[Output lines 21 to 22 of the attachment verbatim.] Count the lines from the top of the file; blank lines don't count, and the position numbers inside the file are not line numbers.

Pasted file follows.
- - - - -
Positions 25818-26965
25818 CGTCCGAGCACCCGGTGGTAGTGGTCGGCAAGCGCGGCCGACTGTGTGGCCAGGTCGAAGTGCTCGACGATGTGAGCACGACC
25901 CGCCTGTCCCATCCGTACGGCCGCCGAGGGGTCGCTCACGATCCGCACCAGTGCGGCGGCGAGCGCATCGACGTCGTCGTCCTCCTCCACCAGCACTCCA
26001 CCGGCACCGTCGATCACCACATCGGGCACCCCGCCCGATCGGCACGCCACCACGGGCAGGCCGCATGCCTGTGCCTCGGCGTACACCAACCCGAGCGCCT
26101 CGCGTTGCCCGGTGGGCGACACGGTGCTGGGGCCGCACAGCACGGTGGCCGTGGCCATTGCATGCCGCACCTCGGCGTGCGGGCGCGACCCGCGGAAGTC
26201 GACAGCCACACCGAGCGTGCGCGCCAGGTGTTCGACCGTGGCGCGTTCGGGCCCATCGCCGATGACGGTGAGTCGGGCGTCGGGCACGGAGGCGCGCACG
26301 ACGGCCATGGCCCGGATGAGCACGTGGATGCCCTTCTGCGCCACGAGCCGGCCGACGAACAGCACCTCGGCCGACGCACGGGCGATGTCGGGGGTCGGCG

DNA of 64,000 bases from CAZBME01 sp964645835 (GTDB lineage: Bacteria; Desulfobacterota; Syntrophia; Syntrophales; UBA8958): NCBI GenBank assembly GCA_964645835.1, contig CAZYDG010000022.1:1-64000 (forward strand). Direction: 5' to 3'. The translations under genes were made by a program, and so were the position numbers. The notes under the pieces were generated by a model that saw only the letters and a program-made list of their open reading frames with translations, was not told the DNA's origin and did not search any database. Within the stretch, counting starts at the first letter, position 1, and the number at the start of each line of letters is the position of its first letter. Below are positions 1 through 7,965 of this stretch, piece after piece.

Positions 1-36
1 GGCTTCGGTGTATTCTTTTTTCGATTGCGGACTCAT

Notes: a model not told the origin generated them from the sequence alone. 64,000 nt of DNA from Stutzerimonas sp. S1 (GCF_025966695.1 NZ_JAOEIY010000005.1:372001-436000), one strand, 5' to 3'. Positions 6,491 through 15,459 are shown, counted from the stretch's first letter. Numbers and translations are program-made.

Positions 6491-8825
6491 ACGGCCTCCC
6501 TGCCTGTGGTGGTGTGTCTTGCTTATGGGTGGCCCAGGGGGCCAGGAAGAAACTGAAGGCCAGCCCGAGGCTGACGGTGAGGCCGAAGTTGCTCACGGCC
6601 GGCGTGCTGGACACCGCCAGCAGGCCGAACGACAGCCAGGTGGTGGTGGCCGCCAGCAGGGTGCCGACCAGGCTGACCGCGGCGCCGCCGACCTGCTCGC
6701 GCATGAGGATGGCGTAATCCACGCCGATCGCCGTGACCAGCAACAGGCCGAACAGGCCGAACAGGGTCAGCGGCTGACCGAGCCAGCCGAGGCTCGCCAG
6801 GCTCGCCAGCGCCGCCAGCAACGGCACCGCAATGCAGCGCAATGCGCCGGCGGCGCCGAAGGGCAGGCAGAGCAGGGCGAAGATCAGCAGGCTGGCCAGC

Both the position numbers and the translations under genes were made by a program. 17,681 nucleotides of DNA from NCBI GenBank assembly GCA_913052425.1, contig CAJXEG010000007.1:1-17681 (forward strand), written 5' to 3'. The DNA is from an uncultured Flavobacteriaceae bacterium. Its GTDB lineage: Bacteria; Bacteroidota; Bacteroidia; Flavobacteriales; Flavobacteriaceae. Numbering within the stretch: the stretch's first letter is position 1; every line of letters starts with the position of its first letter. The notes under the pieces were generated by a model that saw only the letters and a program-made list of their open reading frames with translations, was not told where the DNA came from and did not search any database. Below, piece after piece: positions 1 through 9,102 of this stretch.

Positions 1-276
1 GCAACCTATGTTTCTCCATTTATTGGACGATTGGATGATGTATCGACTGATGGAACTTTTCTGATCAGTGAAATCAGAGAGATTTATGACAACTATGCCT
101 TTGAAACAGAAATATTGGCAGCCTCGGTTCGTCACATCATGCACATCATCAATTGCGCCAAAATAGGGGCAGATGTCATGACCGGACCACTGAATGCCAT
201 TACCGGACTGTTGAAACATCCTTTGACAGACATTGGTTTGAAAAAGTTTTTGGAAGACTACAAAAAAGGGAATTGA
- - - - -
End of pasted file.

101 TTGAAACAGAAATATTGGCAGCCTCGGTTCGTCACATCATGCACATCATCAATTGCGCCAAAATAGGGGCAGATGTCATGACCGGACCACTGAATGCCAT
201 TACCGGACTGTTGAAACATCCTTTGACAGACATTGGTTTGAAAAAGTTTTTGGAAGACTACAAAAAAGGGAATTGA